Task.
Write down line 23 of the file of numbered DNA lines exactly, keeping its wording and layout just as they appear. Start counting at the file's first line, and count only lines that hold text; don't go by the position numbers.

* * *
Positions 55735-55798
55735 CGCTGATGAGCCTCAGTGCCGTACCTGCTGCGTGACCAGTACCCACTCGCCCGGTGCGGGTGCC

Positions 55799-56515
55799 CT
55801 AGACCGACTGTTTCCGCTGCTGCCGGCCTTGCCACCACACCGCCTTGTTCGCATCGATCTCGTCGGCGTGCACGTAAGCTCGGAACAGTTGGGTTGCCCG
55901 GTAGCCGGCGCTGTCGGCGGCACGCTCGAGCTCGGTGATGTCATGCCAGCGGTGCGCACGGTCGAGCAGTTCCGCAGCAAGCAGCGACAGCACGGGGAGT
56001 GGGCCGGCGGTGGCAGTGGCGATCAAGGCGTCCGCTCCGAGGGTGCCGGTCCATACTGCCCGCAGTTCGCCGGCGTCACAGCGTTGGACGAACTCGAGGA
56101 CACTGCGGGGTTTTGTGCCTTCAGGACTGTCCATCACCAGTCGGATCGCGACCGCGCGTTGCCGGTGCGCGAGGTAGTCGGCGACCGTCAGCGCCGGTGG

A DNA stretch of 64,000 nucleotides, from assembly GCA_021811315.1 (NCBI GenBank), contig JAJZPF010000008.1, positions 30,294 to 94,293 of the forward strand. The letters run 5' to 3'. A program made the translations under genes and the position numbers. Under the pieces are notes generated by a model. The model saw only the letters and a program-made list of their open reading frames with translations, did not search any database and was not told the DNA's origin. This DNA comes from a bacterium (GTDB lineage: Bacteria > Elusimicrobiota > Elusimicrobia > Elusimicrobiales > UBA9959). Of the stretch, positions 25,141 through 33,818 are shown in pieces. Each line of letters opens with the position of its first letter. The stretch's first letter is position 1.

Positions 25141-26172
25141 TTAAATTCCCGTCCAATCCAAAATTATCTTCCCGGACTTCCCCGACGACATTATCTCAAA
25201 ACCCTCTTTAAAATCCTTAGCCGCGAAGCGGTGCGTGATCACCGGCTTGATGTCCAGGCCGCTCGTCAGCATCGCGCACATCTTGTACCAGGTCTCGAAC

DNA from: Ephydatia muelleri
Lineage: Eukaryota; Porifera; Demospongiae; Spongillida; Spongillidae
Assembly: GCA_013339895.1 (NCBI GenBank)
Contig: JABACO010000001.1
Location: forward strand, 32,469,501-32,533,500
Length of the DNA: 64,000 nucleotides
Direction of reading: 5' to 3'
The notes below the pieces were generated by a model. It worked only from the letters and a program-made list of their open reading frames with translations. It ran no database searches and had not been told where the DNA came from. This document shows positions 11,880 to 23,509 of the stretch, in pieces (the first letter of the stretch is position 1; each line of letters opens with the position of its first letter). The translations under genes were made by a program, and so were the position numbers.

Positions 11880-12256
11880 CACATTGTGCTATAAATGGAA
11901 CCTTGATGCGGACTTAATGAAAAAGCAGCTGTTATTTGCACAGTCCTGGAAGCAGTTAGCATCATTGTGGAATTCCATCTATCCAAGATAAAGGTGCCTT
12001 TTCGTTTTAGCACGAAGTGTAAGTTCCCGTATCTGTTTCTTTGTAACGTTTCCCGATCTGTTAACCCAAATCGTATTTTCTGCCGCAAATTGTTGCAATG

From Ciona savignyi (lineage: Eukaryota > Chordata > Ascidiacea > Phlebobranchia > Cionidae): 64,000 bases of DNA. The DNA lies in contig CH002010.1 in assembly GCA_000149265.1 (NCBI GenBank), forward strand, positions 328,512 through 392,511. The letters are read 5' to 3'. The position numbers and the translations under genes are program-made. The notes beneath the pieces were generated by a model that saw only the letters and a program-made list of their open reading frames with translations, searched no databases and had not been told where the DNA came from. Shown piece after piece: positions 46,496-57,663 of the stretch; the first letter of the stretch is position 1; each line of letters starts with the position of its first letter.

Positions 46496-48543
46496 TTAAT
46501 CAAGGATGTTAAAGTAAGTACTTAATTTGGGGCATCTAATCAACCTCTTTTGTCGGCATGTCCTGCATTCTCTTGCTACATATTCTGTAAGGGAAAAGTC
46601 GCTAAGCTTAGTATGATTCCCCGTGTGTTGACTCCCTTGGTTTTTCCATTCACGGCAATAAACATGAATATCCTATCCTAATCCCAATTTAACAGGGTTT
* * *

11901 CCTTGATGCGGACTTAATGAAAAAGCAGCTGTTATTTGCACAGTCCTGGAAGCAGTTAGCATCATTGTGGAATTCCATCTATCCAAGATAAAGGTGCCTT